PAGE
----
To distinguish primary sensitization from cross reactivity, specific IgE to soy components can be measured. Sensitization to Gly m 5, Gly m 6 and Gly m 8 is common in patients primary sensitized to soy while sensitization to Gly m 4 and/or Bet v 1 occurs in patients primary sensitized to birch pollen and cross-reactive to soy (4).
Skin prick tests may be performed using commercial soy extract, but there is a risk of false negative results due to low amounts of Gly m 4 present in the extract.(4)
Prick to prick test with the reaction-eliciting product can also be performed.
For patients with severe reactions to soy, the soy product may be diluted before used in prick to prick testing. An alternative is to first perform in vitro allergen specific IgE-test (4).
If there is doubt whether soy is the reaction-causing agent, an oral food challenge test can be performed. The test can be performed with the offending product or with another soy product with similar level of processing of soy protein content (4).
Avoidance of soy-containing products is the treatment option for soy allergic patients since there at present is no immunotherapy for soy available.
Avoidance strategy should be dependent on the type of soy allergy (see section 6 Clinical relevance above) and the symptom-elicited dose. Patients with a primary soy allergy should avoid all soy food items, also small amounts, especially in cases with severe reactions after a small dose ingested. Soy sauce, miso and other fermented soy products are much less allergenic than for example soymilk and tofu.
In patients with Bet v 1 associated soy allergy, larger amounts of soy products should be avoided. Products that have been heated are generally tolerated (because of the heat labile symptom causing allergens).
In case of asthma induced by dust from unprocessed soy, dust containing unprocessed soy proteins should be avoided (4).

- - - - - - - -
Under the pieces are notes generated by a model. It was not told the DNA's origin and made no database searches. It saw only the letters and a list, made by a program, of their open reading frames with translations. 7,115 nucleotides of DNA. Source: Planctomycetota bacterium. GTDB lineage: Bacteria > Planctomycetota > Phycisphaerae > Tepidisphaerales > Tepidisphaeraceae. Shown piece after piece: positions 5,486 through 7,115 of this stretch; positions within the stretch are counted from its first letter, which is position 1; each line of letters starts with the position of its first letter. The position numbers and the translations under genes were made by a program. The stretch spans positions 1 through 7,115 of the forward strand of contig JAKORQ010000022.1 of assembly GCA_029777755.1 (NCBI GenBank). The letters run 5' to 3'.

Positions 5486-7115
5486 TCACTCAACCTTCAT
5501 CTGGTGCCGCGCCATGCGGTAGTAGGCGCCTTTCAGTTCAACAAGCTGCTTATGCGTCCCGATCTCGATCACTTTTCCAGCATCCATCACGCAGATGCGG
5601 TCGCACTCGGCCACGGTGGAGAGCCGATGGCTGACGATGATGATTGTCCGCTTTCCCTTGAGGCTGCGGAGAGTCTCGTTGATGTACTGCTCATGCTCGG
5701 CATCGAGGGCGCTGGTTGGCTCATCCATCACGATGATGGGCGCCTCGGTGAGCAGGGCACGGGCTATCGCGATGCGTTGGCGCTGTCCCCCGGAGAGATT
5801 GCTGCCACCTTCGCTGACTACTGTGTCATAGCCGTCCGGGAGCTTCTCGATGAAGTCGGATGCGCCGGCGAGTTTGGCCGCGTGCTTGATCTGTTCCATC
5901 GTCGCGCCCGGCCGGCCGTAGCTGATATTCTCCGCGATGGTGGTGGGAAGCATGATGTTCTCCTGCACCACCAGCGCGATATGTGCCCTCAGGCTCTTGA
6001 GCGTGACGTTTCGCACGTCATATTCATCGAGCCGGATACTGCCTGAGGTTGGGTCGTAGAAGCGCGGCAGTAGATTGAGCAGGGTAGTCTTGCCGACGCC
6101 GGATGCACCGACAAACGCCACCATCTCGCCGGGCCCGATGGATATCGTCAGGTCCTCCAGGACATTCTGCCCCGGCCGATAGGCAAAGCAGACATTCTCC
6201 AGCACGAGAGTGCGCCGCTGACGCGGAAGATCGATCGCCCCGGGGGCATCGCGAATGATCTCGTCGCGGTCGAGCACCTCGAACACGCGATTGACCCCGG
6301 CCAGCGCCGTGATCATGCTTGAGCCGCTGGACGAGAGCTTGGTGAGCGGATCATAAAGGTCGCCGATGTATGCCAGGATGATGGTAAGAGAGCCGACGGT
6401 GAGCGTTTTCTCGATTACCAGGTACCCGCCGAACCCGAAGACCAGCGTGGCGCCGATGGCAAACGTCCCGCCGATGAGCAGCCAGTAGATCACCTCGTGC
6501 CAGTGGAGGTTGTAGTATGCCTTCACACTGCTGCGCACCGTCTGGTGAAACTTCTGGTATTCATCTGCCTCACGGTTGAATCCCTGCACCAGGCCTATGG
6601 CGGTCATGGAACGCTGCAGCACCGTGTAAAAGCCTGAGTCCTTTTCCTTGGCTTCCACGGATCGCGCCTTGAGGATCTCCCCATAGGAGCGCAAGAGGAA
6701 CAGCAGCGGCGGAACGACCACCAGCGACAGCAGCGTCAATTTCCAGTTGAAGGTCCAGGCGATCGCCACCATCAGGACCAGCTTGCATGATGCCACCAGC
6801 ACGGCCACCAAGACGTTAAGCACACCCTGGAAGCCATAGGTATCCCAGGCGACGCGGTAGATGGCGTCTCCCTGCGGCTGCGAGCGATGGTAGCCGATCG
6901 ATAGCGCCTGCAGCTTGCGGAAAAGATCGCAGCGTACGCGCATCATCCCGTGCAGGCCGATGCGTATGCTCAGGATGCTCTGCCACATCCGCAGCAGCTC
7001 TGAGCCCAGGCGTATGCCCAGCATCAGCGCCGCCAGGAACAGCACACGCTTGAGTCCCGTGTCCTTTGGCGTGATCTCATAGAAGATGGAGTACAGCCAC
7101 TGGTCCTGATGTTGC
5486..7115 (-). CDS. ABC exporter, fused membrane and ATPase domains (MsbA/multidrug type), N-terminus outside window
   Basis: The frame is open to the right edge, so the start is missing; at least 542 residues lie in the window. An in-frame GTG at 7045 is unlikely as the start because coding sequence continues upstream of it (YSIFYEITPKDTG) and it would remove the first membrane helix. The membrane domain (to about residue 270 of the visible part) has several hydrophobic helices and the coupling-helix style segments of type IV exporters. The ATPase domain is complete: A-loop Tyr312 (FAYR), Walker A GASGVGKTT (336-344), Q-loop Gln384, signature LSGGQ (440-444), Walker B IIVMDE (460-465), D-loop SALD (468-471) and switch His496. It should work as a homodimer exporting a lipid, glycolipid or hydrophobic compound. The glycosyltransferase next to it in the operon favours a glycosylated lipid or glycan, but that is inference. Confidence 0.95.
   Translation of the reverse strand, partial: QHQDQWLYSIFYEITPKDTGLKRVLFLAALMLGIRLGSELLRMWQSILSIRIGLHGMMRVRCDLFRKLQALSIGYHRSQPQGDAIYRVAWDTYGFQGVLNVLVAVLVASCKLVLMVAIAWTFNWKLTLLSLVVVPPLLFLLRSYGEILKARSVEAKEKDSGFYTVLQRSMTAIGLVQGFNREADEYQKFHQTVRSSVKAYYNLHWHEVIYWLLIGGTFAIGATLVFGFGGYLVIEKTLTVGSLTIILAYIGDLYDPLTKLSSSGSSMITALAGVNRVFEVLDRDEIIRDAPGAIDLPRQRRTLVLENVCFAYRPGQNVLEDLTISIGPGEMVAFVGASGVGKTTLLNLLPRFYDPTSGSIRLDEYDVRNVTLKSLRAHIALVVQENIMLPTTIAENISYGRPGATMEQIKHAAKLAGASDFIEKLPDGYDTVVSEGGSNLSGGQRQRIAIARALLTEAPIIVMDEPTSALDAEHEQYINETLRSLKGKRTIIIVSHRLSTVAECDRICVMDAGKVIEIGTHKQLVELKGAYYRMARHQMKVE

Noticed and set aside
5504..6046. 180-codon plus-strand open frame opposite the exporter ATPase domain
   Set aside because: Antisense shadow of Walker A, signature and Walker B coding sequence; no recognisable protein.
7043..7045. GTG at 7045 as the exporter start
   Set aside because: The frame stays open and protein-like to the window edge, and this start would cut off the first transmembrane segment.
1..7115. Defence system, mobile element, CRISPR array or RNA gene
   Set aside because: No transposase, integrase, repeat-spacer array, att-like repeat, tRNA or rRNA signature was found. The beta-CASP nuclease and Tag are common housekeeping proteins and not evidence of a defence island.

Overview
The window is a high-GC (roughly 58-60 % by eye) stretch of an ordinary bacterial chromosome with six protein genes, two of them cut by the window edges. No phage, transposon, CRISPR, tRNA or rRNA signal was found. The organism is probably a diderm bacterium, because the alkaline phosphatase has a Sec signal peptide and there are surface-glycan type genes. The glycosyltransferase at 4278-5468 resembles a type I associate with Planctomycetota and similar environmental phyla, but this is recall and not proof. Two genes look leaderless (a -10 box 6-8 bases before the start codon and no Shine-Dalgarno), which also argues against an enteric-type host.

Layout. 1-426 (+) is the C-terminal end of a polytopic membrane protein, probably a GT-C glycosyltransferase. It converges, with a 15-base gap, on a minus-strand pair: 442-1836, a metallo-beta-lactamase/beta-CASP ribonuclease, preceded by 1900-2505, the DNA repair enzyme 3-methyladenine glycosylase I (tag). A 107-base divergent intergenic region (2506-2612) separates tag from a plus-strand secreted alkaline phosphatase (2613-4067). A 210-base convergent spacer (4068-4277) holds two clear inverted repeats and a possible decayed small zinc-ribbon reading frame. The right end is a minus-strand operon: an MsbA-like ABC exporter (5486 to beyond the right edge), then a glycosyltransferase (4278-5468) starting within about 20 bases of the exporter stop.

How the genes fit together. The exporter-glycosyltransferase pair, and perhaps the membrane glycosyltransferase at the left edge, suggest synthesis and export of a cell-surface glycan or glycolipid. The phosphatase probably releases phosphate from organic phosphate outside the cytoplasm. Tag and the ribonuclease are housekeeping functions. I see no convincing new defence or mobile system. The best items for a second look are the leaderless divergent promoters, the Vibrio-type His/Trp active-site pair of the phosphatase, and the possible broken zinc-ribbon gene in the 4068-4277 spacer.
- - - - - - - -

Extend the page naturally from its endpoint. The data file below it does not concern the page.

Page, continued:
At least 16 soybean allergens have been identified, of which 8 have been registered by the Allergen Nomenclature Committee of WHO-IUIS, the hydrophobic soybean hull protein Gly m 1, the defensin Gly m 2, the profilin Gly m 3, the PR-10 protein Gly m 4, the 7S globulin Gly m 5, the 11 globulin Gly m 6, the seed biotinylated protein Gly m 7 and the 2S albumin Gly m 8 (24). The profile of component sensitization appears to be different between adults and children, and in some cases is linked with the severity of reactions.
Gly m 5 and Gly m 6 seem to be more associated with severe soy allergy symptoms. In a European study of adults and children with soybean allergy (n=30), 86% of the subjects with anaphylaxis were sensitized to Gly m 5 and Gly m 6 but only 33% of the subjects with mild subjective symptoms had sIgE to these allergens (25). In a Japanese study, Gly m 5 and Gly m 6 were also associated with severe allergic reactions to soybean in children (26). In contrast, in studies where adult patients allergic to soybean were evaluated, there was no association of Gly m 5 and Gly m 6 sensitization with severe reactions to the legume (27, 28).
There is a risk of severe reactions to soy such as systemic reactions or severe oral allergy syndrome in birch allergic patients with cross-reactivity to the soy allergen Gly m 4. In these patients, symptoms are often induced by the consumption of soy milk, while intake of heated or fermented soy products less frequently causes reactions (2).
Cross-reactivity between Gly m 4 and the birch pollen allergens Bet v 1 is responsible for soy allergy in the majority of adults in areas where exposure to birch pollen is ubiquitous (29).
Clinically relevant IgE cross-reactivity between soybean and other legumes, notably peanut, has been demonstrated as well (18, 30).
Reviewer: Dr. Christian Fischer
Last reviewed: August 2020